I challenge us all to look in the mirror today and ask ourselves “What’s standing in between me and my greatness”. All too often we would answer this question with our circumstances. A daunting laundry list of what we don’t have and what we’ve been through would run on and on until we’re fresh out of inspiration. We become distracted ad unmotivated and eventually we convince ourselves that we CAN’T! The following articles are reminders that WE CAN! As we head off to work or school today, let’s remember to spend some time investing in US, our future & our divine purpose. What is your mission statement? What are your goals? What are you doing to develop those things into fruition? Be prepared! Be inspired! Be inspiring!

Click on the links below to meet these amazing young entrepreneurs. *MSK has no legal rights to these videos*


Self Esteem

Today at a Women’s Facility we spoke about childhood moments that broke our self esteem.

I shared a poem that ends with “I wish every little girl felt free to be, free to chose, free to give & most of all free to forgive life’s raindrops, knowing that it is OK to cry sometimes.” After the poem we asked the ladies in the room to share with us times when they cried private tears. I am certain that even the most confident woman has felt embarrassed, picked on or out of place at some point in their life so I knew we’d all have varying stories but I knew we could all relate. I know I am not alone when it comes to burrowing my face in my pillow, just a wall separating my mom and I. Throughout my teen years, without her knowledge, I wailed on the inside. So many nights I let silent tears stream down my face and saturate my pillow with sadness. In this circle today I was interested in hearing how and why other women experienced this. We momentarily became kids again as we reminisced on those moments. Some had shaking voices as the emotion came back like it was yesterday. Some spoke with apparent anger while others showed confusion for why they were ‘picked on’.

The topics were widespread. Being teased for ‘talking white’ when you live in the hood but go to school in the suburbs. Feeling out of place around family because you live in the suburbs but your cousins live in the hood and followed different rules and spoke what seemed like a foreign language. One woman spoke on her height, or lack of height, making her a common topic of conversation. One spoke of being verbally attacked for being left handed in a time where this was unaccepted. There’s an endless of list of ‘too’. Being too skinny, too dark, too quiet, too this and that. We start hearing it at such a young age that it begins to make us apologetic and uncomfortable in our own skin.

What’s surprising is every woman in this intimate circle of adults had been through some dramatic traumas such as rape, domestic violence, abandonment and are currently incarcerated. It was not those things that we spoke of though. It was simple words, words that we were taught may break our bones but never kill, that were slung at us as kids. We carried them around like a bag of boulders. These words that whether intentional or not, isolated us, taunted us and belittled us. They brought us doubt, created fears and put us on the road of a lifetime of trying to change ourselves to fit into a box. So many of us weren’t taught to be different or to embrace the us that God made.

So today I say, KICK OVER THAT BOX!! God made you in his image. He made millions of species. He created hues that make a beautiful rainbow seem simple. He made you to stand out. So embrace it.

Today, I stepped out of my facilitator role and wrote these words:

“Dear Self,
I remember when they said your lips were so big. When they called you Medusa because of your long cornrows. When you were called Diana Ross by fellow 6, 7, 8 and 9 year olds because your hair was thick, big & fluffy. Dear Self, I am so glad that you came to Love those big lips. Glad that people stop you daily to comment on your lipstick on those luscious lips. Glad that you grew confident enough to rock dreadlocks for 11 years. I am glad that you proudly embrace being told you look, not like Diana Ross but, like her younger self, her daughter Tracee Ellis Ross. They were right all those years, you just weren’t ready to walk in it then.”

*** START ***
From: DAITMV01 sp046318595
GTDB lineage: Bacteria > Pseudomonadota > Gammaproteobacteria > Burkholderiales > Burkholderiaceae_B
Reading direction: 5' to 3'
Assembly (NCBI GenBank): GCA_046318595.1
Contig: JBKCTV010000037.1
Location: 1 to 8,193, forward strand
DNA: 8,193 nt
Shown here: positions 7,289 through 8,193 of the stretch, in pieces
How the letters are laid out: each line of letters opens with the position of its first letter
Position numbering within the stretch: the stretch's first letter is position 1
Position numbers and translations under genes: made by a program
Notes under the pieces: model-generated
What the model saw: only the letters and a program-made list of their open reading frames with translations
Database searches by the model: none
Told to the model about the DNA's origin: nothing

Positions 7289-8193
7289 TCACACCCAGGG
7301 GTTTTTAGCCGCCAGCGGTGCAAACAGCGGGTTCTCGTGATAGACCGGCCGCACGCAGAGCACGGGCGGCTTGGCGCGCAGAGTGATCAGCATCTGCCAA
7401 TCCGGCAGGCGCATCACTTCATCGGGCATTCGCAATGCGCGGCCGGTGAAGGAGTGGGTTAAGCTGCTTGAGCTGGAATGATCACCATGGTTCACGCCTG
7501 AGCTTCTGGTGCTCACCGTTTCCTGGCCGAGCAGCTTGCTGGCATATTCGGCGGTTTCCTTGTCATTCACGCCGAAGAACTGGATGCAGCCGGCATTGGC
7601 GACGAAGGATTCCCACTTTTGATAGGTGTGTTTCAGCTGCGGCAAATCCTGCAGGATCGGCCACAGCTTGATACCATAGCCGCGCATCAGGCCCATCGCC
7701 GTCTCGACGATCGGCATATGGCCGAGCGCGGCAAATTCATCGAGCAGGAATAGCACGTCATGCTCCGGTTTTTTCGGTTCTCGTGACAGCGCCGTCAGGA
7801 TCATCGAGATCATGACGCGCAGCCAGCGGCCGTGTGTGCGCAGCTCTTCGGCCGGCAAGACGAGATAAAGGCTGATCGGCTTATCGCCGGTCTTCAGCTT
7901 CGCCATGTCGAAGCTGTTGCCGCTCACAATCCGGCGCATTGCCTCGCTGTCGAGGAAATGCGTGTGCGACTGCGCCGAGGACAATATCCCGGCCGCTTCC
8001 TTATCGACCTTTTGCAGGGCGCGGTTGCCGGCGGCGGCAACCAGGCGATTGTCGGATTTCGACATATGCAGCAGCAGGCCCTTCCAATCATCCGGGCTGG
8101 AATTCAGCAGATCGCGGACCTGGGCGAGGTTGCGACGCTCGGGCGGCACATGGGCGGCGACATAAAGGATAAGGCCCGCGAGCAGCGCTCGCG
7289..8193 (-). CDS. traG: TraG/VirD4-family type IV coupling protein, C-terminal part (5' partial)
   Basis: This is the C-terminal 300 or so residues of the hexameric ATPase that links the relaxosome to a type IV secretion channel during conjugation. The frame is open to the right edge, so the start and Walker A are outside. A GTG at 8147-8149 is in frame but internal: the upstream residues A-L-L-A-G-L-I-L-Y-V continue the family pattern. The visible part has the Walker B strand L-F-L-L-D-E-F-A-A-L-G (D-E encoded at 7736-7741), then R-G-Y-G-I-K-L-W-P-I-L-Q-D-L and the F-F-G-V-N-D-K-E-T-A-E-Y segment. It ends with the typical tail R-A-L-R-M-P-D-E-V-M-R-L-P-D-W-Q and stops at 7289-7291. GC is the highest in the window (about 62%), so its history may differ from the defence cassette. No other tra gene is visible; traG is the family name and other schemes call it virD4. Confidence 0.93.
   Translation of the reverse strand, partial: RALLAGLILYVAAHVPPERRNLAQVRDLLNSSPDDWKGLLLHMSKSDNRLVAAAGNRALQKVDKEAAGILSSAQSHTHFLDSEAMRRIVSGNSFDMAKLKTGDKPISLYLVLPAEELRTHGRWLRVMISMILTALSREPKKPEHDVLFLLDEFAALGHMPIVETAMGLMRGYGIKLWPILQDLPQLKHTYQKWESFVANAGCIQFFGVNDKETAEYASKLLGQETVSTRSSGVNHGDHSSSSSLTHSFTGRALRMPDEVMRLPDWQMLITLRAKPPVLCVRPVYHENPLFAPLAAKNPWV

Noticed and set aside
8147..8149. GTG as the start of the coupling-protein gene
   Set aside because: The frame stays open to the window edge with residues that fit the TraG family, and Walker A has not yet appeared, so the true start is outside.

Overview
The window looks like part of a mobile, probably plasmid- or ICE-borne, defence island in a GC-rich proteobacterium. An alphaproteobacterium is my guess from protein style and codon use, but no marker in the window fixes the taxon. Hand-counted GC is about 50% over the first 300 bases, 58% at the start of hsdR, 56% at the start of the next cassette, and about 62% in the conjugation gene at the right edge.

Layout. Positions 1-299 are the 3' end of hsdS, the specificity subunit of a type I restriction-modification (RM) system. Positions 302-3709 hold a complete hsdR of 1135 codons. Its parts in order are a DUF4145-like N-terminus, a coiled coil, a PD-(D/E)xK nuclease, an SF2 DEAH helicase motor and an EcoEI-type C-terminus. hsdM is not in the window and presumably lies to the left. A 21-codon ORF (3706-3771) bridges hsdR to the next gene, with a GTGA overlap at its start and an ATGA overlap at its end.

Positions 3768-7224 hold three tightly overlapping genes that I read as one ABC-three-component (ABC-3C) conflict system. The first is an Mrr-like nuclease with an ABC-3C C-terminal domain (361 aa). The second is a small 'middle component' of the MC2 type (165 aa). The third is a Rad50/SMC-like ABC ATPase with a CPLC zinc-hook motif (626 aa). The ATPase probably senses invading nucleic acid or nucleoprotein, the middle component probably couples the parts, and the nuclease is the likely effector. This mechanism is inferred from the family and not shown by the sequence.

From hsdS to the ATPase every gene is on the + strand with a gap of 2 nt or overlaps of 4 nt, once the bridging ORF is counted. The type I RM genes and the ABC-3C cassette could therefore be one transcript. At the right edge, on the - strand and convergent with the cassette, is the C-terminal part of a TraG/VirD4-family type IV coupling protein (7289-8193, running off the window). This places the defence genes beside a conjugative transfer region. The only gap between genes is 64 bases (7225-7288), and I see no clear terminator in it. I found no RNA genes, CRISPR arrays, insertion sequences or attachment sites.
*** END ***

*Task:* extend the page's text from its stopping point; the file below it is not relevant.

Today I embrace my big poofy hair, my overbite that makes my top lip bigger than my bottom, my crooked smile, my enunciation, my deep voice…I’ve grown into these things that were a source of ridicule just wonderfully! I HOPE THAT TODAY YOU HAVE TOO! IF NOT, DECLARE IT TODAY!!

Blog 3: Rule number 1:Don’t give up/Rule number 2:Don’t forget Rule number 1

My Sista’s KeepHer does not own any rights to this video


1. Don’t let ANYONE tell you what your destiny is

2. Rock bottom is the beginning of a new journey back to the top

3. Self reflection is critical to defining new you

4. Surround yourself with people who are smarter, wiser & further ahead than you are

5. You can not get different results from doing the same thing

Blog 2: Heal Self Heal Her

Growing up without my mother, I believe I suffered from abandonment issues or low self-esteem for sure. I was nine when she died. For the majority of those nine years I lived with my ‘Granny’ while my mom lived across town with my aunt. I never really knew why? I mean, I knew she was sick. Even so, I just couldn’t understand what kind of mother would leave her children? Then one day she was gone! Just like that. I was angry for a long time. I remember one night I overheard one of my cousins say, “She wouldn’t stop partying. People don’t die from TB anymore.” That left a huge stain on my heart! Why didn’t she just quit partying? Why didn’t she fight to stay with us? Hell with me! She didn’t have to die!! That single phrase stayed with me for over 30 years and still moves me to tears to this very day. Why wasn’t I good enough? I grew up with that thought tucked away in the back of my mind until the day the love of my life walked out on me, after 13 years. That’s when ALL those thoughts came rushing back. WHY WASN’T I GOOD ENOUGH?! Why do people that I love keep leaving me? It wasn’t until I sat in a classroom filled with 20-something young girls when this pretty little Caucasian girl – who had to be about 10 years old – with long black hair, read from her “truth is” exercise. She read, “The truth is my mom died the other day…” she paused, took a deep breath and tears began to well up in her eyes as she continued, “… and the truth is I don’t understand why?!” At that precise moment I understood why MY mom had to leave. For her! For THIS little girl whose heart was broken and who may also grow up thinking SHE wasn’t good enough. I WAS her! I walked over to her, got on my knees, looked her in her eyes and said, “Your mother loved you, always remember that. Some people come into your life to leave you. But please believe you MATTER! Look at me.” She held her face up, drenched in tears and I continued, “You matter!” She smiled and we shared a long embrace. I excused myself from the classroom, headed straight to the bathroom and had myself a good old nose blowing CRY. #HEALselfHEALher